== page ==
Irish Film & Television Awards Best Actress in a Lead Role Drama Caitriona Balfe Nominated [111]
Costume Society of America Costume Design Award Terry Dresbach Won [112]
Emmy Awards Outstanding Costumes for a Period/Fantasy Series, Limited Series or Movie Terry Dresbach, Elle Wilson, Nadine Powell and Anna Lau for "Not in Scotland Anymore" Nominated [103]
Outstanding Production Design for a Narrative Period Program (One Hour or More) Jon Gary Steele, Nicki McCallum and Gina Cromwell for "Not in Scotland Anymore" and "Faith" Nominated
BAFTA Scotland Awards Television drama Production Team – Tall Ship Productions, Story Mining & Supply Co., Left Bank Pictures, Sony Pictures Television/Amazon Prime Instant Video Nominated [113]
Best Actor in Television Sam Heughan Nominated
Best Actress in Television Caitriona Balfe Won
Critics' Choice Television Awards Best Actor in a Drama Series Sam Heughan Nominated [114]
Best Actress in a Drama Series Caitriona Balfe Nominated
Most Bingeworthy Series Outlander Won
Scottish Gaelic Awards International Award Àdhamh Ó Broin Won [115]
Hollywood Professional Association Awards Outstanding Color Grading – Television Steven Porter for "Faith" Nominated [116]
Outstanding Sound – Television Nello Torri, Alan Decker, Brian Milliken, Vince Balunas for "Prestonpans" Won
2017 People's Choice Awards Favorite TV Show Outlander Won [117]
Favorite Premium Sci-Fi/Fantasy Series Outlander Won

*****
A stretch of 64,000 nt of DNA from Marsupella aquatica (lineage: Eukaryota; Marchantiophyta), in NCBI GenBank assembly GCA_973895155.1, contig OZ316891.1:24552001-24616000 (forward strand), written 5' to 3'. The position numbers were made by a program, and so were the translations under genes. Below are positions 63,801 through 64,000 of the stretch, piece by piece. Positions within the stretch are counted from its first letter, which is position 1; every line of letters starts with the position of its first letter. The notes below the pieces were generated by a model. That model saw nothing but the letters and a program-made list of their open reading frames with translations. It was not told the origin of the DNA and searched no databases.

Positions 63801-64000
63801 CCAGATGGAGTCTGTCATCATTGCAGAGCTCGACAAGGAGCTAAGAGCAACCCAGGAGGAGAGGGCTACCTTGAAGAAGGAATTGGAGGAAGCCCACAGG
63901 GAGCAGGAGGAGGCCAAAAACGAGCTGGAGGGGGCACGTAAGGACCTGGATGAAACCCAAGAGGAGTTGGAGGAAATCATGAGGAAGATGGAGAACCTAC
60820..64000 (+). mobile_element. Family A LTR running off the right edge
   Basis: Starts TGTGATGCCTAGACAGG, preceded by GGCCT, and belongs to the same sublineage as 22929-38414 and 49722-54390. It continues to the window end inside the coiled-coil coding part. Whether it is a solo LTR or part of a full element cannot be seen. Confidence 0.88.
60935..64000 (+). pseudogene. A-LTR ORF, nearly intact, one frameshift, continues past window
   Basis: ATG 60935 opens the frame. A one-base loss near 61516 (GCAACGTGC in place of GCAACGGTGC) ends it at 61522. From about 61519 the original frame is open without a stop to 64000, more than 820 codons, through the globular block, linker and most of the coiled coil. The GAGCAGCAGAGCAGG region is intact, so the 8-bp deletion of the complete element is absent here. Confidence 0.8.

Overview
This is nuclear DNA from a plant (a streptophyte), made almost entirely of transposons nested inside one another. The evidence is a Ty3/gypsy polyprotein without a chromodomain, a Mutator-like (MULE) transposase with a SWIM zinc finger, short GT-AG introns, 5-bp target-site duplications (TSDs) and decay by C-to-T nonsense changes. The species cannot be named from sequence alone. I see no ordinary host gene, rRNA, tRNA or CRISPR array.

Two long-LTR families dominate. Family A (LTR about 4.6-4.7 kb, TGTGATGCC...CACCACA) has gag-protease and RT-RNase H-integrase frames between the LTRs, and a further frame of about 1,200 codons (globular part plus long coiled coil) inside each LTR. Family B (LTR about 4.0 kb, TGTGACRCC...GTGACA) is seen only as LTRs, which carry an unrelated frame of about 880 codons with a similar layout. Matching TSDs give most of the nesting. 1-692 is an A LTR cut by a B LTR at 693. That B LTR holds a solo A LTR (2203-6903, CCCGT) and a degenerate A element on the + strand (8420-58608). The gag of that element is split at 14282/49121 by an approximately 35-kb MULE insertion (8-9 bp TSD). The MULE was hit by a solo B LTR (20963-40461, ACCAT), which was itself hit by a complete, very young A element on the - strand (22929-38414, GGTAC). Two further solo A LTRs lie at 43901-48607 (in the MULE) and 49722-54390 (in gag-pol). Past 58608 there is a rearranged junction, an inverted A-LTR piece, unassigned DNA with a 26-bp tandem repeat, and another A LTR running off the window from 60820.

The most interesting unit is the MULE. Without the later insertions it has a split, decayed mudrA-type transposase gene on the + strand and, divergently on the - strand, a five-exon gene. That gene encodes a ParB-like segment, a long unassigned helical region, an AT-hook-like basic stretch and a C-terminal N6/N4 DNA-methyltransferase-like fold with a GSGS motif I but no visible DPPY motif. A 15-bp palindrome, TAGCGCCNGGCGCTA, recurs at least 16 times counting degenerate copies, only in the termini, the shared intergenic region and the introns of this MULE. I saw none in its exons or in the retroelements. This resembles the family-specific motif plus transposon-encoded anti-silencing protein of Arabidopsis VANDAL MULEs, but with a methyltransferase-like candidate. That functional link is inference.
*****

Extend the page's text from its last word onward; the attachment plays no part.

Favorite Sci-Fi/Fantasy TV Actor Sam Heughan Won
Favorite Sci-Fi/Fantasy TV Actress Caitriona Balfe Won
Globes de Cristal Award Best Foreign Television Series Outlander Nominated [118]
Satellite Awards Best Ensemble: Television Outlander Won [119]
Best Genre Series Outlander Won
Outstanding Blu-ray Outlander Won
American Society of Cinematographers Regular Series for Non-Commercial Television Neville Kidd for "Prestonpans" Nominated [120]
Golden Globe Awards Best Actress – Television Series Drama Caitriona Balfe Nominated [121]
Oscar Wilde Awards Caitriona Balfe Won [122]
Women's Image Network Awards Outstanding Drama Series Outlander Won [123]
Outstanding Actress in a Drama Series Caitriona Balfe Nominated
Outstanding Show Written by a Woman Diana Gabaldon for "Vengeance Is Mine" Nominated
Saturn Awards Best Fantasy Television Series Outlander Won [124]
Best Actor on a Television Series Sam Heughan Nominated
Best Actress on a Television Series Caitriona Balfe Nominated
Best Guest Performance on a Television Series Dominique Pinon Nominated
Irish Film & Television Awards Best Actress in a Lead Role in Drama Caitriona Balfe Nominated [125]
Rockie Awards Sci-Fi, Fantasy and Action Outlander Nominated [126]
2018 16th Visual Effects Society Awards Outstanding Supporting Visual Effects in a Photoreal Episode Richard Briscoe, Elicia Bessette, Aladino Debert, Filip Orrby, Doug Hardy for "Eye of the Storm" Nominated [127]
Outstanding Effects Simulations in an Episode, Commercial, or Real-Time Project Jason Mortimer, Navin Pinto, Greg Teegarden, Steve Ong for "Eye of the Storm" – Stormy Seas Nominated
Saturn Awards Best Fantasy Television Series Outlander Won [128][129]
Best Actor on Television Sam Heughan Nominated
Best Actress on Television Caitriona Balfe Nominated


The first eight episodes averaged more than 5.1 million multiplatform viewers per episode.[130] In July 2015, noting Outlander's strong ratings, its "vocal online fandom and a slew of think pieces tied to its feminist twists on the action genre", Josef Adalian of Vulture.com credited Outlander as one of the series responsible for Starz's increased success against competitors like Showtime.[11]

Outlander: U.S. viewers per episode (millions)
SeasonEpisode numberAverage
Audience measurement performed by Nielsen Media Research.[131]